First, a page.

Have you found that it’s incredibly tough to break a bad habit? Maybe you already tried it several times and then just gave up once and for all.
A bad habit is created the same way as a good habit — through repetition. With repetition, we become masters in anything we consistently do. If you want to play the piano, you repeatedly exercise to improve your fingering to play the next challenging piano piece. If you’re going to run a marathon, you go out and run multiple times a week so you can increase distance and speed. The more you practice, the more your new pattern will subconsciously solidify. Your brain’s interconnected neurons shape a strong cluster that strengthens and memorize your repetitive motion. Your brain applies this to good habits, as well as bad habits.
Your strong neural clusters within your brain keep your habit in play. For instance, imagine you stopped riding a bike for years, then you get back on a bike, and you’re still perfectly able to ride it. Your goal is to become aware of the pattern that keeps the bad habit in place and replace it with a more supportive practice. You want to resolve the triggers and root causes of your bad habit.
The following steps are useful for creating a new set of habits.
Become aware of your bad habit.
You can’t make a conscious change if you aren’t aware of what you want to change. When you become aware, you will start to notice what triggers your bad habit. The problem we face is an unconscious impulse. We don’t think about it and get into a rhythm to not think about it. The goal is to break this unconscious rhythm. The moment you become aware is the chance to break free of it. Try this:
- Pay attention throughout the day and make a list of your unsupportive habits. Write them down. Notice a trigger that seems connected to your bad habit. For instance, whenever you sleep past your alarm, you have to rush to make your meeting. Notice the moments you fall into your bad habit and notice what conditions trigger it.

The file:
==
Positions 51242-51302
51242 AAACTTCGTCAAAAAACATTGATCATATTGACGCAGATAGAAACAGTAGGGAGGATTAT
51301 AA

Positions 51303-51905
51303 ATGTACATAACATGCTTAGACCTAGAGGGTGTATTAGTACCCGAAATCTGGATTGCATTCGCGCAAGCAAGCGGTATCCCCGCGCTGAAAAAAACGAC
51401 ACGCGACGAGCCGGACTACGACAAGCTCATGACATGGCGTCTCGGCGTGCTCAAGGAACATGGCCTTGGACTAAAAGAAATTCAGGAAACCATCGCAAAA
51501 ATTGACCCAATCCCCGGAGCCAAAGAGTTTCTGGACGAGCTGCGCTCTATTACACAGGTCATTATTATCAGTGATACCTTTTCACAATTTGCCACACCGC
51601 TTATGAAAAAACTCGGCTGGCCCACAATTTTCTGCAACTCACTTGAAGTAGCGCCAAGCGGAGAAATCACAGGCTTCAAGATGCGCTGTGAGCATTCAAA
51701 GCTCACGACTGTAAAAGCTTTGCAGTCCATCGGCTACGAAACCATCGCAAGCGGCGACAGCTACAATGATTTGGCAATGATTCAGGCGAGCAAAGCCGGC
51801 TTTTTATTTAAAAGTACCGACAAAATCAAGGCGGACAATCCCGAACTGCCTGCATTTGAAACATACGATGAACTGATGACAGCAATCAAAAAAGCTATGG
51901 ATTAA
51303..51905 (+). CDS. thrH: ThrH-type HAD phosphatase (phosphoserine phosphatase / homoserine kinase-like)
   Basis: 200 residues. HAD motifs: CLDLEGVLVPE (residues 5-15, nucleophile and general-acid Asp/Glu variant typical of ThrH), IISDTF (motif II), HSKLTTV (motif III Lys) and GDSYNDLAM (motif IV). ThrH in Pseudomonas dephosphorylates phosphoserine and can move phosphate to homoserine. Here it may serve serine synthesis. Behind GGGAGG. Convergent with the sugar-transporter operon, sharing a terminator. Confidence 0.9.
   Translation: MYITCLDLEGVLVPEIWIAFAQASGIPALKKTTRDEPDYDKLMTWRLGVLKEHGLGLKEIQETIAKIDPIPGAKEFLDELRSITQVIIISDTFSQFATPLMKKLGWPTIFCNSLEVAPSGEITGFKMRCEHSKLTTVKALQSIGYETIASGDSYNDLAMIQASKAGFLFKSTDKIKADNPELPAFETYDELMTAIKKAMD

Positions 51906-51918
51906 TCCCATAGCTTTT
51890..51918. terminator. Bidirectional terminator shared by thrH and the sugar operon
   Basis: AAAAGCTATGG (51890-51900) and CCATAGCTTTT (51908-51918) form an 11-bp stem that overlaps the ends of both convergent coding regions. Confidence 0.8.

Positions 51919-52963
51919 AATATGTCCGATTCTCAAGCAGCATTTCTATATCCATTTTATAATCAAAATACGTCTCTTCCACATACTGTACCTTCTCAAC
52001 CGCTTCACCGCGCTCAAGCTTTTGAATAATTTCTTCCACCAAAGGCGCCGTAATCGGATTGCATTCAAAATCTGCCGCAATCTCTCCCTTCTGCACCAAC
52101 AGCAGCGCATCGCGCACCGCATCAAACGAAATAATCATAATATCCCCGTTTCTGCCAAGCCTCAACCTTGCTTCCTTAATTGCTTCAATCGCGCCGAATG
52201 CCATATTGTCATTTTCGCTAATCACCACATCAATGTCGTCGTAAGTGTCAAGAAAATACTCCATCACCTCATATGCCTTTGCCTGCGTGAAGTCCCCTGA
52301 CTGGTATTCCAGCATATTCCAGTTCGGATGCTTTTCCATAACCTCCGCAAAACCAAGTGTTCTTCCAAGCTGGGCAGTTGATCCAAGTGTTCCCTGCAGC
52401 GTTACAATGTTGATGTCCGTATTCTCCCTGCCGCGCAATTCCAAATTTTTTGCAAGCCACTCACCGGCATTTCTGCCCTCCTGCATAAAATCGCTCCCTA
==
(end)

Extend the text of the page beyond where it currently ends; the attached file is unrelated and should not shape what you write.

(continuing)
- Ask your spouse, friend, or colleague to remind you when they notice your bad habit. It might take some courage to ask them to give you honest feedback, but it’s powerful.
Interrupt your bad habit and take small steps.
Now that you are aware of the habit and what seems to trigger it, you will be better able to handle it. The goal of interrupting your routine is to increase the space between awareness and execution. Try making it challenging to fall into your bad habit. For instance, place your alarm away from your reach, so you have to get out of bed to shut it off. But don’t over-pressure yourself. You might think of quitting cold turkey, but it doesn’t work for everyone. Take one bad habit at a time and remember that a little progress will make a massive difference in the long term.\
Replace your bad habit with a good one.
It’s essential to replace your habit with a healthier one. Replacing a pattern with something better takes less mental effort than it takes to completely eliminate it. When you noticed the trigger of your bad habit, that habit is your coping mechanism for underlying tension, stress, or boredom. You still need to relieve the need, but find a healthier way to handle it. To replace the habit, you need to find one that still enables you to deal with stress in a more supportive way. Try this instead:
- Instead of eating candy, replace it with fruit.
- Move the TV remote to another room and keep an interesting book at hand, where you’ll more likely reach for it.
Remove the underlying reason for your bad habit.
If you want to sustain your healthy habit, you can add tiny daily changes to your routine. Make these satisfying, so you are practicing them consistently. These small, consistent daily actions may not seem to make a difference in the short-term, but they may have a tremendous impact in the long run. Try this:
- If you are bored, find new meaningful goals. Plan and pursue your aspirations. Learn the skills you’d love to master.
- If you are stressed, take up a yoga or mindfulness practice that lifts your spirit and calms your negative inner voice.
Take tiny consistent steps. Value your perseverance and consistency.
Ask someone to become your “accountability buddy.”
Ask a friend, colleague, or family member for help in holding you accountable for the commitment you’ve made. By checking in with each other regularly, an accountability buddy’s role is to provide support, feedback, and encouragement along the way. All you need is 30 days before you close it down with a discussion of how it went. Review what worked well for you and what you noticed that didn’t, so you can better sustain your commitment toward the healthy habit. Some helpful tips…
- Choose someone who won’t be judgmental! You want them to encourage you, not annoy you.